Our starter of sweet potato biscuits & Edwards Surry ham, shallot marmalade, and watercress were inventive and addictive. The teeny biscuits were sweet while the ham and marmalade were savory. Next, our salad of North Carolina peaches over fresh, creamy ricotta, greens, pickled red onions, and Marcona almonds topped with a sherry vinaigrette was out of this world. Our entrees of a grilled bone-in pork chop and beef tenderloin were cooked to order with perfect accompaniments. Dessert, key lime pie over raspberry coulis with fresh whipped cream sent us home full but satisfied. The bar is lively and fun with craft cocktails and phenomenal wines.
7. Lifesaving Station
The Lifesaving Station, at the Sanderling Resort, has one of the “Best breakfasts on the Outer Banks.” It resides in the old Caffey’s Inlet Lifesaving Station No. 5, and the nautical theme is present throughout the charming interior. Breakfast, lunch, and dinner are served daily in the casual indoor/outdoor space which has a seasonal, southern coastal menu.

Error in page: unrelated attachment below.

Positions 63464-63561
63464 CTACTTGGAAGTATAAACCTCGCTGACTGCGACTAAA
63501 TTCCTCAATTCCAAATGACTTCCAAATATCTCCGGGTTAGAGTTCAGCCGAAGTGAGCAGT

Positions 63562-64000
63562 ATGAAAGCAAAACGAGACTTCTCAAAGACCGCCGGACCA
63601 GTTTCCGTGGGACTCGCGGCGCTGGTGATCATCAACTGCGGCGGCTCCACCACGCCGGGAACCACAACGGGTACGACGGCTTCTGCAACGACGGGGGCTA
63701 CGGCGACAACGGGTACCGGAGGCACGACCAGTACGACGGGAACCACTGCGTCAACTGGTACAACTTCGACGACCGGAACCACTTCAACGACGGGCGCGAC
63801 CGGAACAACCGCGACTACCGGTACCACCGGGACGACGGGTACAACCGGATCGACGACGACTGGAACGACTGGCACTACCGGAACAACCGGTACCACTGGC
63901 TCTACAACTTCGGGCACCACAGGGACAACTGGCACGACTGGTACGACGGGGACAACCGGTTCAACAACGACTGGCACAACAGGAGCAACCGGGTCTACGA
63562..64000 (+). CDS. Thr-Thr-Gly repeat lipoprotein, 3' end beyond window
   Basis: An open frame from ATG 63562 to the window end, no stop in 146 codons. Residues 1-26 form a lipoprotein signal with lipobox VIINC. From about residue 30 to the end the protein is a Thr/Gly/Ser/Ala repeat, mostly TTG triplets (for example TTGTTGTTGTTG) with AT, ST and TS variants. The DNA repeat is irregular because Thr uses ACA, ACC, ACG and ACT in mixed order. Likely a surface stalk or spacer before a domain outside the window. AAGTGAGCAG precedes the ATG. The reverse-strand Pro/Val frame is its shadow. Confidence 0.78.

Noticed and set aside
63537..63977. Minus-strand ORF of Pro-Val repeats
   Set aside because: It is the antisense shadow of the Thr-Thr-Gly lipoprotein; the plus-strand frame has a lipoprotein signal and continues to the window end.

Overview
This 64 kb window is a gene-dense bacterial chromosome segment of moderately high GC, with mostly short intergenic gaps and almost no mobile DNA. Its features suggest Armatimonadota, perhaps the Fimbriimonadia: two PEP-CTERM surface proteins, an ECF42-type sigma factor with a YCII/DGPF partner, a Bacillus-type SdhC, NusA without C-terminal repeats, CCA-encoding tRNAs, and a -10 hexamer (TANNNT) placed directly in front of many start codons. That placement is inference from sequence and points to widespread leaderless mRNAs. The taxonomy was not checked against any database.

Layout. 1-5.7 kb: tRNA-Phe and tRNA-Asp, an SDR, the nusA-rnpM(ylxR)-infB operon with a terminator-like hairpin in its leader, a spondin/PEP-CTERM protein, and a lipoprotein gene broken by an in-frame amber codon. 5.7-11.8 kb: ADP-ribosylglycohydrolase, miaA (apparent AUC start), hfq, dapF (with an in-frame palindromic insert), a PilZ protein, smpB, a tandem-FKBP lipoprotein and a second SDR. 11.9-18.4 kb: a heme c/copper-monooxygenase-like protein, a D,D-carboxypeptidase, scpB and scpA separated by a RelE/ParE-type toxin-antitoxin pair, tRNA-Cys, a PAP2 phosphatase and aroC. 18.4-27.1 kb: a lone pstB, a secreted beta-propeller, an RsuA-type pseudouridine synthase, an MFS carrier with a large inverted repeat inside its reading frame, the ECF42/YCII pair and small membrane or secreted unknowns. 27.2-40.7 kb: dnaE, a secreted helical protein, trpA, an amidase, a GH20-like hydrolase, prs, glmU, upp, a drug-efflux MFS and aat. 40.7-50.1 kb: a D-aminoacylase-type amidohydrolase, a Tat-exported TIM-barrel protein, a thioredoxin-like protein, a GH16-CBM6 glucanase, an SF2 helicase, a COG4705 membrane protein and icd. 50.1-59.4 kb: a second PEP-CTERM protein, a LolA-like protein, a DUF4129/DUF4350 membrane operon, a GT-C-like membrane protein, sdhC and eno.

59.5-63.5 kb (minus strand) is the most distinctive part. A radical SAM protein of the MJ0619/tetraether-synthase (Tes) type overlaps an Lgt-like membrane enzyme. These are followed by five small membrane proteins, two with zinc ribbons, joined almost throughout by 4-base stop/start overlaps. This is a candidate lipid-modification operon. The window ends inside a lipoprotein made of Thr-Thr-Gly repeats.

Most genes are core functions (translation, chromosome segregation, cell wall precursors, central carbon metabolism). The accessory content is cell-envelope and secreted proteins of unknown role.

We enjoyed lunch on the patio and shared two sandwiches: a blackened tuna BLT served on a brioche bun with pickled cucumbers with wasabi aioli and the fried chicken sandwich topped with gruyere cheese, pickles, on a brioche bun with a side of sriracha mayonnaise. Both sandwiches were incredible. The portions were huge, especially the tuna, and even though it was blackened, it was not too spicy. The chicken was tender and crisp, and the cheese made an unexpected topping. We both got the housemade chips which were fantastic. It was the perfect lunch for a beach vacation.
North Carolina towns and cities are blessed with a variety of great restaurants, some mom and pop, and some feature world-class chefs: